David was a boy when he killed Goliath and saved Israel from the Philistines (1 Samuel 17). Joash was only seven years old when he became king of Judah and “did what was right in the eyes of the Lord” (2 Chronicles 24:2). Joseph was 30 when he saved Egypt from famine, and Israel with her (Genesis 41:41). Mary was 13 when God chose her to bear his Son. When Timothy became pastor in Ephesus, the largest church in Christendom, he was of such an age that Paul had to warn him, “Don’t let anyone look down on you because you are young” (1 Timothy 4:12).

Bill Gates wrote his first computer program when he was 13, started Microsoft when he was 20, and became a billionaire when he was 31. Steve Jobs invented the Apple computer when he was 21. Bob Mathias won the Olympic decathlon in 1948 at the age of 17. Yehudi Menuhin was hailed as the most gifted natural violinist ever to have appeared on the concert stage, at the age of 11.

On the other hand, Moses was 80 when he led Israel out of Egypt, and Joshua was 80 when he led the people into the Promised Land. It is never too soon, or too late, to ask God to use your life for something significant.

Second, ask God to make your life significant, no matter your circumstances.

Josiah’s father has been assassinated, and he finds himself in charge of a nation on the edge of extinction, at the age of eight. He is surrounded by pagan priests and idolatrous people, with wicked Assyria breathing down his neck. But this young man saved his nation, by the power and grace of God.

The circumstances our youth face today are no less discouraging. Most of us have no idea how tough their lives can be. During the Leave It To Beaver generation, teachers were asked to describe their top disciplinary problems. Their answers: talking, chewing gum, making noise, running in the halls, wearing improper clothing, and not putting waste paper in the trash can. In the Beavis generation, the same question was asked, with these answers: rape, robbery, assault, burglary, arson, bombing, and murder.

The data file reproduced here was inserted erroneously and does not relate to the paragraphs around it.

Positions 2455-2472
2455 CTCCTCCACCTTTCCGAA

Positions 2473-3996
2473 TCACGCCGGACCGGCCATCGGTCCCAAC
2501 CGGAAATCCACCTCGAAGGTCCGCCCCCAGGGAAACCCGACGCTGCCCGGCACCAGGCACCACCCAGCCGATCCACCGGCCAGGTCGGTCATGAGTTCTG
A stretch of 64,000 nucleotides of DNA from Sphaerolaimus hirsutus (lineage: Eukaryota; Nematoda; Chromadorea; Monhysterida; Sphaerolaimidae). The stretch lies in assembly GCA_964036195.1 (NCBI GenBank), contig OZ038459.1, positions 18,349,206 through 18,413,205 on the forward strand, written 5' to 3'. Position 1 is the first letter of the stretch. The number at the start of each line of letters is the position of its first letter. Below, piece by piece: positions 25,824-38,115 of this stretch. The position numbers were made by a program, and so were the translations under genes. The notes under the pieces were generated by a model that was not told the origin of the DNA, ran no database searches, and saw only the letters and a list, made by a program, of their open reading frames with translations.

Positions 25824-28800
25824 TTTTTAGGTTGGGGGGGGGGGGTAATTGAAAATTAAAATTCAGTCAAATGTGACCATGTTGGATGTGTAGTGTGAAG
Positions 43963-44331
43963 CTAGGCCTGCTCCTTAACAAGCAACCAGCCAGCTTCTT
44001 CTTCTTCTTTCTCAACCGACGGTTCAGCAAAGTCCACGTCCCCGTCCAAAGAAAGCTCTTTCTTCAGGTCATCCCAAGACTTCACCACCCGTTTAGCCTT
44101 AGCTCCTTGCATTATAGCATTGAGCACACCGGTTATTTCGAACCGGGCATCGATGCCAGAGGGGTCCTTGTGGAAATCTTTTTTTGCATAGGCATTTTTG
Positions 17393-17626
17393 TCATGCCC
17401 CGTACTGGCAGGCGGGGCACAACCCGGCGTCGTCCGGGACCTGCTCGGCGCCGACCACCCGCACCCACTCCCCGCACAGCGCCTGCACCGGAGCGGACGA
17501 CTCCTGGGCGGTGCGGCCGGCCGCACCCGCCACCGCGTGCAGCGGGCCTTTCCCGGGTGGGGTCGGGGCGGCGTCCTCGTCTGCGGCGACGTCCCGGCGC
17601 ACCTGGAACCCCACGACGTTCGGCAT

Nearly half of our nation’s 20.7 million middle and high school students drink alcohol every week. Alcohol-related car crashes kill nine teenagers every day. At least 15 Highland Park High School students have died in alcohol-related accidents in the last ten years.

45% of high school seniors say they’ve tried illegal drugs. Between 1992 and 1995, the number of eighth graders using illegal drugs doubled; among tenth graders, it jumped by two-thirds; among seniors, by half.

On every side, our youth are assaulted with violence, immorality, and despair.

Every school day at least 100,000 students take guns to school. Gunfire is the second-leading cause of teenage deaths.

40% of America’s teenagers are sexually active. One teenage girl out of ten becomes pregnant every year in this country. 40% of all girls will be pregnant before they reach the age of 20. Three million teenagers are diagnosed with a sexually-transmitted disease each year. 20.1% of America’s teenage girls have had an abortion.

2,000 teenagers commit suicide every year. And for every suicide, there are 350 failed attempts.